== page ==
The influence of teacher pedagogical practices on learner transitions in English medium classrooms from grades 3 - 4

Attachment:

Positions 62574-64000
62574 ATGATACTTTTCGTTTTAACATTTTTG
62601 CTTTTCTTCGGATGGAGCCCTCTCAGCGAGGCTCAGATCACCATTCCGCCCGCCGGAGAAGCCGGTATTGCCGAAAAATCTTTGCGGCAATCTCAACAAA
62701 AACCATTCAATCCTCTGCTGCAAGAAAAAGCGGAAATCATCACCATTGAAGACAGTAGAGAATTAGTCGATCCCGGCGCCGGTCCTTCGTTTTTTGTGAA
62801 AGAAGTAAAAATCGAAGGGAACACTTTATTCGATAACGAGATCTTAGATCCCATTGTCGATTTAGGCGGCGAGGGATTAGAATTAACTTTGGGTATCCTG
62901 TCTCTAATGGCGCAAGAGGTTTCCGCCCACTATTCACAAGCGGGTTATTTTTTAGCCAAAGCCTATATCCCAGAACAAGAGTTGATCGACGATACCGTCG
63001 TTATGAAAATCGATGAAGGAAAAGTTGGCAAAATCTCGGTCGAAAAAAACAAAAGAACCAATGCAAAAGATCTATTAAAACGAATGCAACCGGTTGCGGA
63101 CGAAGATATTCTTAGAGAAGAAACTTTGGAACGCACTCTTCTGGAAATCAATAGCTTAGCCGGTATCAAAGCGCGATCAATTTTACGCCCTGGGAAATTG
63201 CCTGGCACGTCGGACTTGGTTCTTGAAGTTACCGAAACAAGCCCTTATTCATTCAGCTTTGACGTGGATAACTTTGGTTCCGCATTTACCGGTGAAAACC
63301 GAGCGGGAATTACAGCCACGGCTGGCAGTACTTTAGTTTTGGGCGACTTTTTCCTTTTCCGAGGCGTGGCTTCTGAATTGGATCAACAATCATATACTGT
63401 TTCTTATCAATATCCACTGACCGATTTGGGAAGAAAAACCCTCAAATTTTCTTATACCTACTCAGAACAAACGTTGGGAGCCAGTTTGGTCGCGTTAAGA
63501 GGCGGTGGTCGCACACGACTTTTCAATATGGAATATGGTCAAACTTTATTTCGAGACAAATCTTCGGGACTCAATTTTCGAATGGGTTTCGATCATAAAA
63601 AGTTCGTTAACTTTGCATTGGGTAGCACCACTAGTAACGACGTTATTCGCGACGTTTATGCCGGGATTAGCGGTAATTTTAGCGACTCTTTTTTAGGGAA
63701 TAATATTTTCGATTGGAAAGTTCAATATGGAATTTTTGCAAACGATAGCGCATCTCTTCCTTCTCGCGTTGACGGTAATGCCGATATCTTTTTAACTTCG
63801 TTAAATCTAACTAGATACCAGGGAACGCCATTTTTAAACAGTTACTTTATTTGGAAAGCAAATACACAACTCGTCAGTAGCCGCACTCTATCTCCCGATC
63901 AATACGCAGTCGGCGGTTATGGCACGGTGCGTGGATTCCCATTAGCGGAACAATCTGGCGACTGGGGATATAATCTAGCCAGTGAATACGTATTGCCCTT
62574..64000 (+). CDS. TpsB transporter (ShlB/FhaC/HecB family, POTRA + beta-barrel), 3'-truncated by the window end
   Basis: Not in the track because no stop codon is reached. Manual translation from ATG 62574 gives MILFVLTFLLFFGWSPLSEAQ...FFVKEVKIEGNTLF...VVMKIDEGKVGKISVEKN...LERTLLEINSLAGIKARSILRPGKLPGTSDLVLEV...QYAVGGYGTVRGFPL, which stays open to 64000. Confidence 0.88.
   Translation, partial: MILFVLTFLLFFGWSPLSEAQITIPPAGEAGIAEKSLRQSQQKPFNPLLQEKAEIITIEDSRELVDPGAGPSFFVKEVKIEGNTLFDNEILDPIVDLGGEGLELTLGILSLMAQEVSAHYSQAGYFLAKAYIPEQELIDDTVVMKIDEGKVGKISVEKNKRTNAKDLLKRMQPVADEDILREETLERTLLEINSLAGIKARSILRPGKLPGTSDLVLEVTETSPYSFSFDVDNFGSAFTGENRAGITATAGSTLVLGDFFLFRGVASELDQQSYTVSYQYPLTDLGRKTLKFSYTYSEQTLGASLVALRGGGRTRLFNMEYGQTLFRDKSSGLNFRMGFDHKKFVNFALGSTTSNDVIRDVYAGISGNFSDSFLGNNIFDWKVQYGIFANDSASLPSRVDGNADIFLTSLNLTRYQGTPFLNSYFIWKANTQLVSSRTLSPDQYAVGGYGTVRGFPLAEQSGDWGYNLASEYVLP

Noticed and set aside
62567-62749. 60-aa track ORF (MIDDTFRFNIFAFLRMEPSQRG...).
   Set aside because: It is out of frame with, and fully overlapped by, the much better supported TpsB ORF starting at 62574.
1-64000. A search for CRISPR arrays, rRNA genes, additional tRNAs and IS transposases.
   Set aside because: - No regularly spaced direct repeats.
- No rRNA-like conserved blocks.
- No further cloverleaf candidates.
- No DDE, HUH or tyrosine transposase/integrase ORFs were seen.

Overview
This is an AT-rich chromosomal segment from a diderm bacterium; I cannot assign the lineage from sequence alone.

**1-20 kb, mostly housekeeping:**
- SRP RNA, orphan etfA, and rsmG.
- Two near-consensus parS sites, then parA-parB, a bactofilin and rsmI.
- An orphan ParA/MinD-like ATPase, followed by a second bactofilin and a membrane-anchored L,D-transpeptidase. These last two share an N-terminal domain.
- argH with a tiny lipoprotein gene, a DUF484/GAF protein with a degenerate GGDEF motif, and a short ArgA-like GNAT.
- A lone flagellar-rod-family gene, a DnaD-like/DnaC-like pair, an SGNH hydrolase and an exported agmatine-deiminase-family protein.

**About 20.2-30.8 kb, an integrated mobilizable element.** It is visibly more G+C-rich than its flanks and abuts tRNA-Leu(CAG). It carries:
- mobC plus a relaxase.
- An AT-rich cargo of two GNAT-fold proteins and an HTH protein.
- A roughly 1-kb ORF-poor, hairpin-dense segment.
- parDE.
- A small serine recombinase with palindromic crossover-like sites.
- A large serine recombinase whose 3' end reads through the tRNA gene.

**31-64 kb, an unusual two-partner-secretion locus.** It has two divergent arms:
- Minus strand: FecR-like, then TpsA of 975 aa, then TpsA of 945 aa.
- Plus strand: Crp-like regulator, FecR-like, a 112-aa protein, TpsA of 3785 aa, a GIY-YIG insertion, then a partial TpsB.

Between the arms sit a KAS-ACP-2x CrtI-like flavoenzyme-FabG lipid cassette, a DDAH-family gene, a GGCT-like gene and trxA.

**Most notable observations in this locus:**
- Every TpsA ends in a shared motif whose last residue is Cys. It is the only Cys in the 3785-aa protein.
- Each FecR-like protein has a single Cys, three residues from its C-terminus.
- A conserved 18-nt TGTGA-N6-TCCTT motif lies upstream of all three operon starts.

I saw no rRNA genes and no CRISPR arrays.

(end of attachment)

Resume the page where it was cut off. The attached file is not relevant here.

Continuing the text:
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Decades of research investigations have linked a drop in the levels of academic performance to the transition from Foundation Phase to Intermediate Phase (Grades 3-4). The aim of this study is to investigate what precisely affects learners during the period of transition, and to establish whether the move from Grade 3-4 creates learning challenges. Understanding that these challenges do not only stem from a lack of basic coping skills, the current study examines South African schools focusing on the teachers’ pedagogical practices concerning English as LOLT from Foundation Phase to Intermediate Phase (Grades 3-4). This has led to the discovery of a certain type of comparative pedagogy between Grade 3 and 4 teachers. This study explored the influence of teacher pedagogical practices between Grade 3 and 4 learners regarding the relationship between transition and linguistic challenges at the commencement of Grade 4. The study is foregrounded in theoretical frameworks and methods that are derived from the British sociolinguist, Basil Bernstein (1924-2000) complemented by Bronfenbrenner’s ecological theory. Both theories contain a sociological message. From Bernstein’s models of pedagogic discourse, the theories of classification and framing are highlighted as encompassing the genres of visible and invisible pedagogies. This study used qualitative data collection methods drawn from the interpretivist paradigm. Firstly, the researcher distributed questionnaires to gather teachers’ biographical data. Secondly, the study observed lessons of ten Grade 3 teachers and ten Grade 4 teachers. Lesson-observation assisted in comparing and evaluating Grade 3 learners and Grade 4 learners concerning English LOLT pedagogical approaches in different subjects. Thirdly, interviews with ten Grade 3 teachers and ten Grade 4 teachers were carried out. In addition, data was triangulated to see whether observed evidence and questionnaire data corroborated. The findings of the study indicated a different pedagogical approach between Grade 3 and Grade 4 whereby Grade 3 teachers’ positional relationship was more personal, thus weakly framed. In addition, the teachers were very interactive and gave co-extension in lessons. Grade 4 teachers had a more distant relationship in their lessons using a one- size-fits-all pedagogic approach. The Grade 4 teachers did not satisfactorily respond to the diversity of children’s learning characteristics; instead, they expected the learners to fit automatically into their Grade 4 contexts. In many ways, it is not the transition itself that can cause social discomfort and stress, but the factors in the environment. The study concludes that transitioning (which is a process, not an event) challenges, result from distributional injustice in learning since learning is a language-based semiotic activity that is influenced by structure through power and control. This study indicates that it’s not only learners who are engaged in the transitioning process in Grade 4, but the teachers also as they are faced with challenges in adapting their approach to suit the environment to be able to create cohesion between their strategies and learner-needs.